You could be sabotaging your article marketing efforts and not even know it. One of the major reasons why people stop writing articles is because they say that they are not seeing tangible results. I find that is usually due to a number of self-sabotaging habits. So we’re going to go over a few over the next couple of days…
Tip 1: You Are Writing Off-Topic Articles
It is very important that you pick a niche and write content centered around that niche. I find during my blog wandering that many people tend to write about several topics on their sites. This is probably because most of us are interested in more than one thing, right? I mean I totally understand why it happens — but if you are building an online business and you want to drive traffic to it — then you have to write content centered around what you want to teach them, offer them, sell to them.
Example of a Bad Site:
Lisa Angelettie’s Musings On Writing, Motherhood, and Pizza.
On this site you would find articles on writing, being a mother, and one of my favorite junk foods – pizza. The obvious problem with this is that I am diluting the keyword power of my “writing” site (which is what I’m promoting) with articles on being a mother and on pizza joints and pizza recipes!
I am also frustrating readers who might consider following my work but aren’t sure that they are going to see any consistent content from me on “writing”.
Of course I may get the occasional reader who finds my writing on all of these topics interesting or humorous, but they are far and few between and do not convert into customers. So honestly, unless it’s a “hobby site”, what’s the point?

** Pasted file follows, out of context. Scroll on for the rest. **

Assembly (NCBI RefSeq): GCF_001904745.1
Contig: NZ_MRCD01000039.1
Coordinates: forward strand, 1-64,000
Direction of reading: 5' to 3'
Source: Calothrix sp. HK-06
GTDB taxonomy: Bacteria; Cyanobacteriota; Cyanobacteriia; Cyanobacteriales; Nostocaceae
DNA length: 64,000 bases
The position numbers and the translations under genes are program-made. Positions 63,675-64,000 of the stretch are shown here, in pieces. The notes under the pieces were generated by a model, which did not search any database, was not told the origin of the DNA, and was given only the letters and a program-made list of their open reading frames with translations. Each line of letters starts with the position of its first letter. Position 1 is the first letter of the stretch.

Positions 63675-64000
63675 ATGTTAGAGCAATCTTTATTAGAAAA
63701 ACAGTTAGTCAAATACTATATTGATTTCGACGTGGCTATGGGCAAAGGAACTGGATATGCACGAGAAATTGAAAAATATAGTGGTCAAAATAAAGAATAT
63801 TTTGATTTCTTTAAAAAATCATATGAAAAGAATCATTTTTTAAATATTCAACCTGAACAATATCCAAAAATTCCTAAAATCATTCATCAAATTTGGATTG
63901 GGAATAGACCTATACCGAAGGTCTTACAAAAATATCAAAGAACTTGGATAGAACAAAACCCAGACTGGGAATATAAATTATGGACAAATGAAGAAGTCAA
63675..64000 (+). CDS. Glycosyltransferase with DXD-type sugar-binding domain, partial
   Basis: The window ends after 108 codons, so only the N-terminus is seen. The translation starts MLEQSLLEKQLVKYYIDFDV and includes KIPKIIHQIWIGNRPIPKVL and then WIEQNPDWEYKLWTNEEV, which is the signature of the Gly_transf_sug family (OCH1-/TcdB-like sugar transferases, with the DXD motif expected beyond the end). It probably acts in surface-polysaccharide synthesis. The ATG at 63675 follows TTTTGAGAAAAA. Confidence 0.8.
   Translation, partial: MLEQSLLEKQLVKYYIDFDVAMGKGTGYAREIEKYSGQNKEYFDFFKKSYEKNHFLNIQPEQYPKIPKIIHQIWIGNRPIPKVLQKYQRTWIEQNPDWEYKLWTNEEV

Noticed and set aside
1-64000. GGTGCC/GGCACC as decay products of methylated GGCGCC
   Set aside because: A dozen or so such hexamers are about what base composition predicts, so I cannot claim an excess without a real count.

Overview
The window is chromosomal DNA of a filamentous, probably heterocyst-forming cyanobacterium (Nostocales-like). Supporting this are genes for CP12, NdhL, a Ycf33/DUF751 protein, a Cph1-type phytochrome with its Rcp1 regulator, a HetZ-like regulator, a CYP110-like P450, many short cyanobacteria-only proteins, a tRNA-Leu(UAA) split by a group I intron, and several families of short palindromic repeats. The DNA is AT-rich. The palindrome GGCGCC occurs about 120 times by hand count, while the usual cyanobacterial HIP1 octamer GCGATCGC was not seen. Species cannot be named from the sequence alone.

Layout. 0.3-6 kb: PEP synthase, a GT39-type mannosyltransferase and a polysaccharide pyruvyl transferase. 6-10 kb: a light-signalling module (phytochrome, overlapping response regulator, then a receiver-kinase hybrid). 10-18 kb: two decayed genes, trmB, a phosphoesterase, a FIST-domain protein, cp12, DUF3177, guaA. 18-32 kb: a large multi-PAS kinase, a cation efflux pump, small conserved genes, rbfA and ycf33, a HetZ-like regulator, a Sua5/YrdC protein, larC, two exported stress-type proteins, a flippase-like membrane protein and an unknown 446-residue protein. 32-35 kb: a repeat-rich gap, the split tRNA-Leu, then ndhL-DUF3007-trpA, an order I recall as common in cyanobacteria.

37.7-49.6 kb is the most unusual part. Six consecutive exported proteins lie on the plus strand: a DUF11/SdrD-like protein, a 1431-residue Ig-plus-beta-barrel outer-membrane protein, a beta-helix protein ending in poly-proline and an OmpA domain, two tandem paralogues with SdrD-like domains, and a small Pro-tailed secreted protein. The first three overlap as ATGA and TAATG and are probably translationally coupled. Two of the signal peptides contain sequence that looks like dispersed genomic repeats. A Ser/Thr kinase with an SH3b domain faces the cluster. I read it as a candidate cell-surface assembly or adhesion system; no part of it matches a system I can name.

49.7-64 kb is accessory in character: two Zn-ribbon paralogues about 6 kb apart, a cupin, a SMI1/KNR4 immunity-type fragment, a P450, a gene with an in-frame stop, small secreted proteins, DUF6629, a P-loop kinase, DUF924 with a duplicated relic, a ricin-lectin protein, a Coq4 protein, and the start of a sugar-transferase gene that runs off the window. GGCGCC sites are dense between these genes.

Example of a Better Site:
Lisa Angelettie’s Musing On Writing For Money
On this site you would find content on any kind of writing as long as I’m getting paid for it. I could write tips, strategies, first-person stories, resource lists, etc. All of the content would be on “writing”, and the title reflects that as well.
Now all my major keywords are all “writing” related and a reader knows that when the come visit my site that they will see articles on some sort of freelance writing.
Of course it’s fine to add the “occasional” article on something personal — but if I do that I always tie it in someway to the topic of my site. If I just want to ramble about how my daughter cut off her hair, then I’d write about that on Twitter or a personal blog – not my main site and definitely not for submission to article directories and third party blogs.
Just keep your writing focused and centered on your topic and you will find that your traffic will steadily increase. People will refer your articles to others, retweet them, and link to them — once they trust that your content is consistently on-topic and useful.
Are you guilty of writing off-topic? Have you seen a site guilty of this out there in the blogosphere? Let us know about it…